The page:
The mystery of God’s plan has now been revealed: There is an overlap of the current age and the age to come.… The current age began with the fall of man and will end with the final judgment. It is full of sin and evil. The coming age will be void of evil and will last forever. The original understanding was that the old age would end and the new age would begin with a single event. There woulds
There are two comings of Christ rather than one. Why?
The purpose of the overlap is to extend God’s salvation to the gentiles (Ephesians 3:4-6; Acts 1:6-11). … Prior to the first coming, only the Israelites had received God’s word and salvation. But with the Gospel, the word and salvation of God was sent to all nations. Those who read this are likely gentiles (if you aren’t a Jew, you’re a gentile). This overlap is for us.
We are living in the last days of the current age (Hebrews 1:1-2; 2 Timothy 3:1-5). … The last days of the current age are characterised by some bad stuff. We experience all the evil of the last days as we live through it. We have all experienced pain, loss, and heartache. It seems a common thing this time of the year.
We are experiencing the first fruits of the age to come (1 Corinthians 15:20; Romans 8:23; James 1:18). … Fortunately though, we also experience the first fruits of the coming age. We get to experience the presence of the Holy Spirit. Not only do we experience the first fruits though, we are part of the first fruits. This part of the year is when we celebrate the source of that hope that we have, the birth and life of Jesus. It’s a time of joy.
Understanding this overlap can help with views of the end times. Postmillennialists believe we’ll experience a thousand years of peace before Jesus returns. They are primarily looking at the verses about the first fruits of the coming age. Pre-millennials say that Jesus will come before the thousand years of peace because there is no way to have a millennium of peace with all the evil in the world. They are primarily looking at verses about the last days of the current age. Whether or not you agree with either view, you can see where they come from.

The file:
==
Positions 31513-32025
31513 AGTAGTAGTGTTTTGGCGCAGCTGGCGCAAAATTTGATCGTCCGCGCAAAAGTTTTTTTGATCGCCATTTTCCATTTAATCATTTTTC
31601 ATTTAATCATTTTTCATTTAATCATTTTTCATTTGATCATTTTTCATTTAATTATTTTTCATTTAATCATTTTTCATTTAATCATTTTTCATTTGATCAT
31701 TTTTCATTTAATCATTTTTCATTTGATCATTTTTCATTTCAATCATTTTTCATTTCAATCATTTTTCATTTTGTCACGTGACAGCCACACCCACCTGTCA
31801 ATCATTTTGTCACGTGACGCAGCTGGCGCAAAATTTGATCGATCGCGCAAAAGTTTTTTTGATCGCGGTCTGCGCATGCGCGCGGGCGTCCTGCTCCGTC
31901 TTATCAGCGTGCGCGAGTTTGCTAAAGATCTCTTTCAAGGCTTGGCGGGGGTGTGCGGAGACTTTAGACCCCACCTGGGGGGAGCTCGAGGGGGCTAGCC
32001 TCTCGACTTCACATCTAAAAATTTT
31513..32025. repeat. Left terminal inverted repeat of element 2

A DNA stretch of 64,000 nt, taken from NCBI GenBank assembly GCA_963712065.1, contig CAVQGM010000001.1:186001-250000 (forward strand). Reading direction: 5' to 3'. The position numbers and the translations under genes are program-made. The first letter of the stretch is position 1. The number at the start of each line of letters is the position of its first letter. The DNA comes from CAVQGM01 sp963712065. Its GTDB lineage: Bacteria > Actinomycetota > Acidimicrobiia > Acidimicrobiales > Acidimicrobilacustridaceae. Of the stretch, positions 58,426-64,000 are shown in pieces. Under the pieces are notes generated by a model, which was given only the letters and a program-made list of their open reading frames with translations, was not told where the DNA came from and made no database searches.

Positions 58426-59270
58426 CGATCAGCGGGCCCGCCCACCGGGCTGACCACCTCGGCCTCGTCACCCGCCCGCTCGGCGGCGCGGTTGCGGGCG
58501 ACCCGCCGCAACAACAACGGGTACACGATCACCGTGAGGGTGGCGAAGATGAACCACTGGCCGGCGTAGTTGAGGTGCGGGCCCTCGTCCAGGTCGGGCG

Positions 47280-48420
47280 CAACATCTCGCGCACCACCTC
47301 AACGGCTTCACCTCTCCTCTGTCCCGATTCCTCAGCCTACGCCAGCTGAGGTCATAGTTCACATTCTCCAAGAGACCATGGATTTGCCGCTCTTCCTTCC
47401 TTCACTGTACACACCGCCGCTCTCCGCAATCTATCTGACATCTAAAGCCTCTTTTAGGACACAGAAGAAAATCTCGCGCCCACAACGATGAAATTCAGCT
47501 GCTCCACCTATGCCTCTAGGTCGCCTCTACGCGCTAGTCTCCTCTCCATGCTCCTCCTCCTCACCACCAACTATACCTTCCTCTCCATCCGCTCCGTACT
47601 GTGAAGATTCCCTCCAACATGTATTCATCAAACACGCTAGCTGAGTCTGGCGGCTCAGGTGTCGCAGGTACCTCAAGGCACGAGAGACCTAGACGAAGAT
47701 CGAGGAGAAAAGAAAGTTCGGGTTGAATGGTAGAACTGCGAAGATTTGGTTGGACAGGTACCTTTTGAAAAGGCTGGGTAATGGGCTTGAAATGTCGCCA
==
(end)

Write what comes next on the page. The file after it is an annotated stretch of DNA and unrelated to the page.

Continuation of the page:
Living in the overlap means life will be a mixture of good and evil. We neither wallow in despair nor pretend that everything is perfect. We live with heartache and hope. … Even though we experience things like loss and heartache, we also have a joy and peace that comes from our understanding of the two comings of Christ.
Henry Wadsworth Longfellow is one of the most well-known American poets ever and he also wrote hymns and carols. One of his famous carols is “I Heard the Bells on Christmas Day” and the story behind it is pretty incredible. Three years prior to penning the words, his wife died after a tragic fire in July 1861. That left him to raise their children alone. Longfellow struggled through the next couple of Christmases without his wife. Then before Christmas of 1863, he received word that his oldest son had been severely injured. Longfellow traveled to D.C. where his son was in a hospital. On Christmas day, he heard the bells from the church and wrote “Christmas Bells” which was later put to music by John Baptiste Calkin. The poem is a journey of emotions; it expresses what it is like to live in this overlap of the two ages. There are struggles, and sometimes evil drowns out the good. But we always have hope because “God is not dead, nor doth He sleep; / The Wrong shall fail; / The Right prevail, / With peace on Earth, good-will to men.”